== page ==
New York (CNN Business)Tesla CEO Elon Musk tweeted on May 1 that he thought Tesla’s stock price was ‘too high.” Shares were trading at about $760 at the time and tanked 10% following the tweet.
Now the stock trades at around $800.
So much for concerns about Wall Street overvaluing Tesla (TSLA). Investors — and many Tesla analysts for that matter — are willing to give Musk a pass for his occasionally unconventional social media practices now that the company is generating profits.
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In spite of Musk’s penchant for controversy, the stock is up more than 90% this year and has shot up 245% over the past 12 months. Analysts will put up with a lot of odd tweets about his newborn son’s unusual name and his sex life with Grimes if Tesla stock continues to soar.
“As dim as the near-term picture is, Tesla’s long-term prospects are as bright as they have ever been,” said JMP Securities analyst Joseph Osha, in a report after the company’s latest earnings.
Osha, one of the more bullish Tesla analysts on Wall Street, has a $1,020 price target on the stock. He pointed out in his report that “the company has the balance sheet to continue expanding” and that thanks to its $8 billion in cash, Tesla “will be able to ride out the downturn.”
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He also thinks that Tesla will deliver more than 700,000 vehicles to consumers in 2021 — more than the consensus Wall Street estimate of about 630,000.
Tesla’s sales are expected to increase more than 10% this year, an impressive feat given the state of the global economy. And Wall Street is forecasting a nearly 40% jump in revenue for 2021.
That’s a big reason why Tesla, now worth nearly $150 billion, has a market value nearly five times that of General Motors (GM) and only about $10 billion below the market cap of Toyota (TM).
But is the stock, now valued at more than 200 times 2020 earnings forecasts and nearly 70 times profit projections for next year, overpriced? Ford (F), for example, trades for just 10 times 2021 earnings forecasts.
Oppenheimer’s Colin Rusch doesn’t think so. He said in a report after Tesla’s last earnings release that because of the company’s “ability to disrupt the auto market,” the stock deserves a much higher valuation that is similar to other tech leaders. Rusch raised his price target on the stock to $968.
“We see potential for Tesla to continue growing at accelerated rates through the end of the decade,” Rusch wrote.
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Still, other analysts are concerned the stock has run up too high too fast.
“The valuation remains astronomical in our view, given fundamentals look more auto than tech,” said Cowen analyst Jeffery Osborne in a report after the first quarter earnings release.
Osborne gave Tesla credit for weathering Covid-19 challenges in China. But he has a $300 price target on the company because he’s worried about increased competition and the possibility that the Model Y will eat into sales of Tesla’s own Model 3. Both are more affordable vehicles than the luxury Model S and X.
“Simply, we see a lot more that can go wrong than can go right,” Osborne wrote.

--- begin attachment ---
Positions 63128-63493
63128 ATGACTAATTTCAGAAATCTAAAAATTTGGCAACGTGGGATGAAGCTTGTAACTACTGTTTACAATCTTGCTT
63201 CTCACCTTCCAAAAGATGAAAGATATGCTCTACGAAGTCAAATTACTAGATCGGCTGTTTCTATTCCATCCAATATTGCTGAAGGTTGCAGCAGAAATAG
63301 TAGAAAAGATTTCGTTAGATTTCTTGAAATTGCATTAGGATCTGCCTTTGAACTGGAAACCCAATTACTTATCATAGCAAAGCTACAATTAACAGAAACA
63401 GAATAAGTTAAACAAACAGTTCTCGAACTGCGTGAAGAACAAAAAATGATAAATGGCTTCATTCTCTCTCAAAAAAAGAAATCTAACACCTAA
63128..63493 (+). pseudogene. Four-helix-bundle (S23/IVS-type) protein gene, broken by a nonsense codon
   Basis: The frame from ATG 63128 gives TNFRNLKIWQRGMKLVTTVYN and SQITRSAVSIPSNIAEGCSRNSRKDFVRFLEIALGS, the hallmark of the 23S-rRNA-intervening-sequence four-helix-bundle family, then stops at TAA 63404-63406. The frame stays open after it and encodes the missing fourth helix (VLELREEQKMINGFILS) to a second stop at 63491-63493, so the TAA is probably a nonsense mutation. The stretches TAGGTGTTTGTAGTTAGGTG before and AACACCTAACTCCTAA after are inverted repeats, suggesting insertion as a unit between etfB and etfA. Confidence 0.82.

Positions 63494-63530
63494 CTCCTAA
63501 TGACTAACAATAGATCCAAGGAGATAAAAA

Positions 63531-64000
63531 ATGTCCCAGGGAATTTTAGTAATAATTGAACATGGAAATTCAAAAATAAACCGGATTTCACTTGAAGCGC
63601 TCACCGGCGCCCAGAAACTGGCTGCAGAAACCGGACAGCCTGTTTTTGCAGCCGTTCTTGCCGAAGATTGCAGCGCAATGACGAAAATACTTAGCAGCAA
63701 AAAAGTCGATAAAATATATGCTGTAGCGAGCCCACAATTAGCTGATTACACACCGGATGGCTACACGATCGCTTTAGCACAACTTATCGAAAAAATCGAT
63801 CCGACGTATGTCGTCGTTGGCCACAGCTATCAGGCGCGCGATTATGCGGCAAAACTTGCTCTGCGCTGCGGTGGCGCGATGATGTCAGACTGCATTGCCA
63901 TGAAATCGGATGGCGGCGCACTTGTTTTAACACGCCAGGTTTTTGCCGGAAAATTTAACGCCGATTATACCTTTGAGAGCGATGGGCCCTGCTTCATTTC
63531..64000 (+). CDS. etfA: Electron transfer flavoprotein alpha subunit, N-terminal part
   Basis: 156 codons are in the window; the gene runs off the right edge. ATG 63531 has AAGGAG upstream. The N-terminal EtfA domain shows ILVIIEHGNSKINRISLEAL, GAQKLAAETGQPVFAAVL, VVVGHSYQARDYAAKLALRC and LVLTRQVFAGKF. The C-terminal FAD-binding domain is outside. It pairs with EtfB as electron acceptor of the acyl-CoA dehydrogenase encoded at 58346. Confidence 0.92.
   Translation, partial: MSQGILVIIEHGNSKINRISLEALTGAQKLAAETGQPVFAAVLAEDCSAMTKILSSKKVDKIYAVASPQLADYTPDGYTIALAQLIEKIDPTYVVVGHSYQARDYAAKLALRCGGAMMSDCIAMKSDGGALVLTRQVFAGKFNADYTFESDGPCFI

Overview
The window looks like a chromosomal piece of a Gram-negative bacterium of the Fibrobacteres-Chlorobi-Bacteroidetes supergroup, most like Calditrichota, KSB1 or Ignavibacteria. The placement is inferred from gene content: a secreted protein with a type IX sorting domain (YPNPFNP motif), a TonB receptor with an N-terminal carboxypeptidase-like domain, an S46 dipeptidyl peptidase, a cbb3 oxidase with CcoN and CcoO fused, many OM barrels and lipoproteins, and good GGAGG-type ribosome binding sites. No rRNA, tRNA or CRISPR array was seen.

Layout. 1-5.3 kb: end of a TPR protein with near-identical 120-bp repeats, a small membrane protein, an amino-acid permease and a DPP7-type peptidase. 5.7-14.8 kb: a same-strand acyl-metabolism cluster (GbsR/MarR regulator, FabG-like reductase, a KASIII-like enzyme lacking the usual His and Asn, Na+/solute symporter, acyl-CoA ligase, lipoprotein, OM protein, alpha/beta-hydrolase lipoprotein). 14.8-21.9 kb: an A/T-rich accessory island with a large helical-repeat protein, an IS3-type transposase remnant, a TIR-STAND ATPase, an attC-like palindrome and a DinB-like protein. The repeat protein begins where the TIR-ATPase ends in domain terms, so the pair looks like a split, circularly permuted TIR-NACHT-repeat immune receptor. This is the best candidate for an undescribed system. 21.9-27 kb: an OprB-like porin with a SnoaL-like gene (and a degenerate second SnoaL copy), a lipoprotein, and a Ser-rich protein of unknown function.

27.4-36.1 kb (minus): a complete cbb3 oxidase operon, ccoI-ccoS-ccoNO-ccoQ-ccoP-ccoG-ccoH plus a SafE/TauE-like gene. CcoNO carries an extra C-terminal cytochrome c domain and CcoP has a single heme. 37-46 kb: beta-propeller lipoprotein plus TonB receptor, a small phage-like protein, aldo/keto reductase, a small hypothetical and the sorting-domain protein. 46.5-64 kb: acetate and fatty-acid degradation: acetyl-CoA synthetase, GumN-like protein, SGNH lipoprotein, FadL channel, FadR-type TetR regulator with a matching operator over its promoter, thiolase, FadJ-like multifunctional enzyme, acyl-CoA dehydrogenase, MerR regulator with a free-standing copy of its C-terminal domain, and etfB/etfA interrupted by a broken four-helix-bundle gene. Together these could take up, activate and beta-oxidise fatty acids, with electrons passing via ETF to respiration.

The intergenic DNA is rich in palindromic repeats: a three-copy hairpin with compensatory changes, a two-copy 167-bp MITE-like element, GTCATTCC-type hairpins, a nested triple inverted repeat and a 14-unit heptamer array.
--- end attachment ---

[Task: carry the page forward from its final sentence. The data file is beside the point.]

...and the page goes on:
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Investors may also be ignoring the possibility that Musk may finally go too far with his eccentric behavior. Picking a fight with California about reopening the Tesla plant in Fremont could come back to haunt the company — as could the fact that he may be putting the health of Tesla workers at risk.
And while Musk agreed to pay a $20 million civil penalty as part of a settlement with the Securities and Exchange Commission in September 2018 for his August 2018 tweet about having funding secured to take the company private — when no such deal existed — the SEC may continue to keep a close eye on his Twitter feed for the foreseeable future.
There also are lingering worries about a brain drain at Tesla, with numerous high-profile executives departing the company. Some investors wish Tesla had a strong chief operating officer, similar to how Musk’s other big company, SpaceX, has COO Gwynne Shotwell helping to run that company.
Tesla did not respond to requests for comment.
JMP Securities’ Osha said in his report that “the continued management turnover at the company attests to the challenges [Musk] faces as a team builder and leader.”
But investors love a success story. So they’re likely to be more tolerant with Tesla than they were with, say, Uber (UBER), a company whose numerous problems and long rack record of losses led it to oust co-founder Travis Kalanick as CEO before last year’s IPO, or Papa John’s (PZZA), which dumped chairman John Schnatter after he used a racial epithet on a 2018 conference call.
Osha said that “Musk’s ability to repeatedly achieve what seems impossible is why Tesla exists in the first place, and we can see why Tesla’s board has stood behind him, despite his often erratic public behavior.”
Still, even Musk could find himself in hot water with his board if he continues to act like Elon Musk.
“Elon Musk cannot continue to defy gravity forever though,” Osha added. “Tesla may be better off with a less volatile CEO, with Elon Musk in a creative/technical leadership role.”
Or, as Musk himself tweeted in April 2019, “My Twitter is pretty much complete nonsense at this point.”
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